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published, A. Gardiner6 proposed that there should be separate dictionaries for each specialist area. In response, dictionaries were prepared for medical texts,7 drugs,8 minerals,9 plants,10 nautical terms,11 the temple,12 etc. There are also dictionaries for Middle Egyptian (which includes texts from the Heracleopolitan period to the end of the 18th Dynasty) by R. O. Faulkner,13 for Late Egyptian by L. Lesko14 and for the Ptolemaic period (mainly for texts from Edfu) by P. L. Wilson.15 A more wide-ranging dictionary in a small single volume has also been prepared by R. Hannig.16 Furthermore, there are dictionaries for Demotic17 and Coptic.18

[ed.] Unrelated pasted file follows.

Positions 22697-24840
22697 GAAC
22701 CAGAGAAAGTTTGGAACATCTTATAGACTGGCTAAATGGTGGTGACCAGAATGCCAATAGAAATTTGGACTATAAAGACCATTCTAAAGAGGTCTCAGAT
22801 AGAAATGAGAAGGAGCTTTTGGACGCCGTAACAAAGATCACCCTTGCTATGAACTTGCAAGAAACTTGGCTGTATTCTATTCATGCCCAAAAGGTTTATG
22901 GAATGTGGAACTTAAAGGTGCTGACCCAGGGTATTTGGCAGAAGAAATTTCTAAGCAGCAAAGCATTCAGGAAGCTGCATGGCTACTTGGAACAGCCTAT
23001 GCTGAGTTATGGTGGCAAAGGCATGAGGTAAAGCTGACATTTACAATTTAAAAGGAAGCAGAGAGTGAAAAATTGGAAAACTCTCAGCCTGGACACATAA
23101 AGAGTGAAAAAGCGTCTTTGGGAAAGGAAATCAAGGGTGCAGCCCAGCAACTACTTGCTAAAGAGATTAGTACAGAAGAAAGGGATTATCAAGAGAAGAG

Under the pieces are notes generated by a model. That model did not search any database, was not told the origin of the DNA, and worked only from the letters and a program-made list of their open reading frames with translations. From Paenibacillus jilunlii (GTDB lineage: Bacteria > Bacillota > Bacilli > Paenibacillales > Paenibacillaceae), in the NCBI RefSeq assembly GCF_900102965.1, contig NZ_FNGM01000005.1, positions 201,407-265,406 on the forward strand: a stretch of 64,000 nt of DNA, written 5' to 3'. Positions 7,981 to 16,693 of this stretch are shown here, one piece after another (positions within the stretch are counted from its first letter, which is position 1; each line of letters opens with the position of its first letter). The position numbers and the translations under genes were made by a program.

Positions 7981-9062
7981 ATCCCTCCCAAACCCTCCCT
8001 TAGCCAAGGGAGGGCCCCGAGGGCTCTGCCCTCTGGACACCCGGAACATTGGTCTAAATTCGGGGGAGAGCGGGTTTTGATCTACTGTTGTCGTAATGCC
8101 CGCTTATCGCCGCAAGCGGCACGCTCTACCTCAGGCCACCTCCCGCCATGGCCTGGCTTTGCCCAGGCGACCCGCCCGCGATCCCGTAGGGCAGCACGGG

6 A. Gardiner, The First Two Pages of the Wrterbuch, Journal of Egyptian Archaeology 34 (1948): 12-18. 7 H. V. Deines / W. Westendorf, Wrterbuch der medizinische Texte, Berlin 1961-1962. 8 H. V. Deines / W. Westendorf, Wrterbuch der gyptischen Drogennamen, Berlin 1959. 9 J. R. Harris, Lexicographical Studies in Ancient Egyptian Minerals, Deutsche Akademie der Wissenschaften zu Berlin, Institut fr Orientforschung, Verffentlichung 54; Berlin 1961. 10 G. Charpentier, Receuil de matriaux pigraphiques relatifs la botanique de l`gypte antique, Paris 1981. 11 D. Jones, A Glossary of Ancient Egyptian Nautical Titles and Terms, London / New York 1988. 12 P. Spencer, The Egyptian Temple: a Lexicographical Study, London 1984. 13 R. O. Faulkner, A Concise Dictionary of Middle Egyptian, Oxford 1962; reprinted 1972, 1976, with all the entries handwritten. 14 L. Lesko, A Dictionary of Late Egyptian, 2 vols, Providence 2002, 2004. This originally appeared in 5 volumes, 1982-1990. 15 P. Wilson, A Ptolemaic Lexikon. A Lexicographical Study of the Texts in the Temple of Edfu, Orientalia Lovaniensia Analecta 78; Leuven 1997. In this reference work, quite a number of the lemmata are interesting mini-essays. See also D. Kurth, Lexikographische Ergebnisse aus dem Edfu-Projekt, in S. Grunert / I. Hafemann (eds.), Textcorpus und Wrterbuch. Aspekte zur gyptischen Lexikographie, Leiden / Boston / Kln 1999, 299-304 and S. Rter, Edfu-Wortliste und Edfu-Formular, ibid., 305-309. 16 R. Hannig, Die Sprache der Pharaonen. Groes Handwrterbuch gyptisch-Deutsch (2800-950 v.Chr.), Mainz 1995, 20064. See also R. Hannig / P. Vomberg, Wortschatz der Pharaonen in Sachgruppen: Kulturhandbuch gyptens, Mainz 1998. 17 W. Erichsen, Demotisches Glossar, Copenhagen 1954. 18 W. Westendorf, Koptisches Handwrterbuch bearbeitet auf Grund des Koptischen Handwrterbuchs von Wilhelm Spiegelberg, Heidelberg 1965-1977; W. E. Crum, A Coptic Dictionary, Oxford 1939.